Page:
November 10, 2020 Last week, I spent two windless mornings at Ushikubi Dam. The first morning, fog was rising from the surface of the lake, making for an interesting composition with a lone Little Grebe (Kaitsuburi). In the photo of the lake, the trees on the left are part of a small island. While I was sitting on the shore, a small flock of Chinese Bamboo Partridge (Kojyukei) flew from the island to the trees on the right. Perhaps they spend the nights on the island to avoid predators? (I saw feral cats; see photo). I returned a few days later, hoping to photograph them repeating the same behavior. Sure enough, they did, but the photos were blurry. Ah shucks!
Soon after though, I was fortunate to see a Crested Kingfisher (Yamasemi) land in a tree about 70 meters away. They are so regal-looking with their crown of feathers. Later, a pair of Siskins (Mahiwa) landed in a small (Alder?) tree just behind me. Preoccupied with extracting seeds from the small cones, I was able to approach within three meters. The Daurian Redstart (Joubitaki) in the photo chased them away a few times, but they returned after a few minutes and continued eating the seeds from the cones. Eurasian Coots (O ban) were hanging out near the shore, also quite approachable. I also photographed a new species for me. An Eyebrowed Thrush ( Mamichajinai).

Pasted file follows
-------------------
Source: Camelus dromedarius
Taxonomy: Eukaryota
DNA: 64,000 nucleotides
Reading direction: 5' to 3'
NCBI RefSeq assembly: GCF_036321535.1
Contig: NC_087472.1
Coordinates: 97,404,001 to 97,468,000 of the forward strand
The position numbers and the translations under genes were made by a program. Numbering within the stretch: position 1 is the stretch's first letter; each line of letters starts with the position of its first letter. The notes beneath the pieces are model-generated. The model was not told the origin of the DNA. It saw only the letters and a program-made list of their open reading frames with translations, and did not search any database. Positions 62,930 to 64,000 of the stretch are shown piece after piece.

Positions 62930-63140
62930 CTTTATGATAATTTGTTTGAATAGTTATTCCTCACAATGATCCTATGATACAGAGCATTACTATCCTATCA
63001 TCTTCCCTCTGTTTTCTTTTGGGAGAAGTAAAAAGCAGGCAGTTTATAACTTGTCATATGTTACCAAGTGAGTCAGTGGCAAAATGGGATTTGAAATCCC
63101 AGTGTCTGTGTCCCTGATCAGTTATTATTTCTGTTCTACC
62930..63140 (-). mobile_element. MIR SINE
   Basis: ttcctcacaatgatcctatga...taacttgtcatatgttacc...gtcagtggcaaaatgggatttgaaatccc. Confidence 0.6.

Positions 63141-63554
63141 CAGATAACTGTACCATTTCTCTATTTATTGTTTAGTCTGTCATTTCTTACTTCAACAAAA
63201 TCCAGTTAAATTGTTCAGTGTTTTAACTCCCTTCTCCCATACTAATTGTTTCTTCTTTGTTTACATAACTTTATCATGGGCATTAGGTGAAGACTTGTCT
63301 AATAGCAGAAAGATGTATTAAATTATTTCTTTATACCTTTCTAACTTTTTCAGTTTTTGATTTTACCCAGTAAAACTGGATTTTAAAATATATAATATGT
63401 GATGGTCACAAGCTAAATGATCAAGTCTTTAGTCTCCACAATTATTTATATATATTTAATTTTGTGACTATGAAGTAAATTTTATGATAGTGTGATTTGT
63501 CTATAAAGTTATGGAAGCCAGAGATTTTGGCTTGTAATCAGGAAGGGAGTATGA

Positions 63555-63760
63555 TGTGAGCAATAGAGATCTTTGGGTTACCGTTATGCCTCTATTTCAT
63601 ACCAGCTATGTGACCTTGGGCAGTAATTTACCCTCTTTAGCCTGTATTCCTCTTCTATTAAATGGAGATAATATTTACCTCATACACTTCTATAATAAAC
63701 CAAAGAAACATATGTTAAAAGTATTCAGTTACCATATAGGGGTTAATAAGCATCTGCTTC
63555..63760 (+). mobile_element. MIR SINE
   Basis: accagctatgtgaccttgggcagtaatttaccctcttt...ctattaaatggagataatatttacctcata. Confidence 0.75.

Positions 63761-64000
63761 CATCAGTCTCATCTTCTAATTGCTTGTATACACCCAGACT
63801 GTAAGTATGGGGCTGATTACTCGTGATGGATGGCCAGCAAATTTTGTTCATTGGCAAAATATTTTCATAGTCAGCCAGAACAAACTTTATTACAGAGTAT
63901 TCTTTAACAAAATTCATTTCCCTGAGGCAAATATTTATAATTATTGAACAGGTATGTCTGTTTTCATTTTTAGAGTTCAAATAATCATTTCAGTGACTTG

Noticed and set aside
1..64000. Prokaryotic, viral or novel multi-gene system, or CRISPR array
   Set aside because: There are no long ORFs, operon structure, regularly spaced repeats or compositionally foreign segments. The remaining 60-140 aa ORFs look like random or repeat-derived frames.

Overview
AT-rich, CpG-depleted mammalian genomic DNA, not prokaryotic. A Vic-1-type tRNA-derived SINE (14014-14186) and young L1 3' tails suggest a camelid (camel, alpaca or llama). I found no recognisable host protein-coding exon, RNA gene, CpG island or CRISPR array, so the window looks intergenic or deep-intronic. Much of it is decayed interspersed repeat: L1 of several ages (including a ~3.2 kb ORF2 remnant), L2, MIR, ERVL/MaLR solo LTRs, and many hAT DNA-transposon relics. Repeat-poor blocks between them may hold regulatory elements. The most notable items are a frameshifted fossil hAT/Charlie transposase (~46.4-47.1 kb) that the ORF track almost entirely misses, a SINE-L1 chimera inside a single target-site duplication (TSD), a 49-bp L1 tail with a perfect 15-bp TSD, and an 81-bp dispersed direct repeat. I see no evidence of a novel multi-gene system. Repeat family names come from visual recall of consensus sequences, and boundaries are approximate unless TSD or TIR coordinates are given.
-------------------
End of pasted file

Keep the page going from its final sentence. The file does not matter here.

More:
It was on this morning, the 9th, while drinking a coffee in a nearby park, that I learned from my cell phone that Biden had been announced President Elect by the television networks! I cycled the whole way home with a big grin on my face.
Toimisaki Cape in the southeast of Kyushu, is noted for it’s incredible ocean views, lighthouses, and national park, where the endangered and protected wild horses, (Misaki-uma) roam freely.